Ukraine: REACH comprehensive assessment of humanitarian needs in Eastern Ukraine informs humanitarian planning and response

November 23, 2016

reach_ukr_report_inter_agency_vulnerability_assessment_november_2016More than two and half years after the beginning of the conflict in Eastern Ukraine, recent reports have documented more than 9,000 civilian and military causalities, 20,000 houses damaged, and an annual gross domestic product (GDP) decreased by 9% in 2015, while the OSCE Monitoring Mission report numbers of daily ceasefire violations close to the contact line. The multifaceted needs of the crisis-affected population remains of concern: vulnerable populations in Government Controlled Areas (GCAs) in Donetsk and Luhansk oblasts continue to experience constraints in accessing housing, public services and income generating activities, thereby increasing their vulnerability to external shocks.

To provide timely and accurate information on such vulnerabilities, REACH, on behalf of the Ukraine Humanitarian Country Team (HCT), conducted an Inter-Agency Vulnerability Assessment (IAVA) in eastern Ukraine, evaluating the humanitarian needs of internally displaced persons (IDPs) and host communities. This assessment provides a snapshot of the challenges faced by thousands of households in the two eastern oblasts divided by the conflict, and is the product of a comprehensive secondary data review, primary data collection including more than 2,600 household surveys and extensive validation with humanitarian partners.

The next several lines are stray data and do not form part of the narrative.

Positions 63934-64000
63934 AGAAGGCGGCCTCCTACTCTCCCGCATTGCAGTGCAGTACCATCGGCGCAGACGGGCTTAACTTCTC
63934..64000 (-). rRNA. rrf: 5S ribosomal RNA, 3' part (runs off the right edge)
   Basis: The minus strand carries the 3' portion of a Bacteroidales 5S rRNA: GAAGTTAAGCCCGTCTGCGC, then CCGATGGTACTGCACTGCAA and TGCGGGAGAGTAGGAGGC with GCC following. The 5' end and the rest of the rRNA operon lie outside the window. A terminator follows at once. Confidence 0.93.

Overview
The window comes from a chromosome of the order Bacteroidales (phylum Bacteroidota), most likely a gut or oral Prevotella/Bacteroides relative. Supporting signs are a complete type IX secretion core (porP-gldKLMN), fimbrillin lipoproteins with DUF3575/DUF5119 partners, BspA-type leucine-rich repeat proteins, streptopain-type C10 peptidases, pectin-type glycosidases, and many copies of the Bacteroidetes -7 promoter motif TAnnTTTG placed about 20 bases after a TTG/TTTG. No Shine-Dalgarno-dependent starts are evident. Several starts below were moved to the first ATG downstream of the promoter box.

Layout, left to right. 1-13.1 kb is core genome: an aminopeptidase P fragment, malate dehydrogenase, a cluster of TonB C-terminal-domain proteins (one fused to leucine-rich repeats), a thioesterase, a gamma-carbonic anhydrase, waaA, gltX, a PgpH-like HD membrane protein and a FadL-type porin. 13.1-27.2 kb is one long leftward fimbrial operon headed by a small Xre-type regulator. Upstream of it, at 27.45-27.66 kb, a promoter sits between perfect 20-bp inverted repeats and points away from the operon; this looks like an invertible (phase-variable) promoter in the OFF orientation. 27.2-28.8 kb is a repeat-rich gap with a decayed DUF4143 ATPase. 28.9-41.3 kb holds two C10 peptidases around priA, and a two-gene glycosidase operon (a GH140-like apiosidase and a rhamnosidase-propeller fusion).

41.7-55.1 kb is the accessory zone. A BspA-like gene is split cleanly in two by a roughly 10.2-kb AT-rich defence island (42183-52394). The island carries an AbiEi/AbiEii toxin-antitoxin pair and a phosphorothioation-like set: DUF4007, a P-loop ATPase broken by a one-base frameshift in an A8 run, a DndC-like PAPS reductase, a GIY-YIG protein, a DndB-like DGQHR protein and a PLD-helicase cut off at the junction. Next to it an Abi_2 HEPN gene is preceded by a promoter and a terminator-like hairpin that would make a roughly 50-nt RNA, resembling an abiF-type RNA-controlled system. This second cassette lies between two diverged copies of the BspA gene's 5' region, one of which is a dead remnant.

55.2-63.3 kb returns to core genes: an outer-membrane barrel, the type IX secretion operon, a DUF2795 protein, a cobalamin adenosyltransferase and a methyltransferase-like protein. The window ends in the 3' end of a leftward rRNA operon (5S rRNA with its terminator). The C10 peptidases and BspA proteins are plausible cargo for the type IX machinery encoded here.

Key findings from the assessment show that a large proportion of displaced households come from urban centres close to the contact line, underlying the need for a response tailored to this pre-conflict reality: a mostly urban population resettling in host communities already experiencing prior social and economic difficulties. Additionally, needs in terms of protection are manifold and revolve around supporting these conflict-affected households in ensuring they receive necessary support towards accessing social and IDP benefits; minimizing risks in terms of unexploded ordnances (UXO); protecting victims of gender-based violence; supporting families caring for unrelated children; and providing legal assistance to address housing rights violations.

Loss of livelihoods have detrimental negative effects on households’ access to basic services and on the ability to secure enough quality food, forcing them to adopt negative coping strategies such as reduced expenditure in health and education. Prices of medicines and medical consultations were reported as the most important issue in terms of access to healthcare across both population groups. Housing and winterization needs show that increased utilities costs for heating will likely exacerbate households’ vulnerabilities to cold temperatures and put additional pressure on low incomes especially for those households along the contact line.

The IAVA conducted by REACH provides on the one hand this comprehensive household-level snapshot of humanitarian needs in eastern Ukraine; on the other hand, the added value of the assessment is a substantial dataset that humanitarian actors will be able to use in their 2017 response programming cycle, acting as a key source of information for the Humanitarian Needs Overview and Humanitarian Response Plan for Ukraine.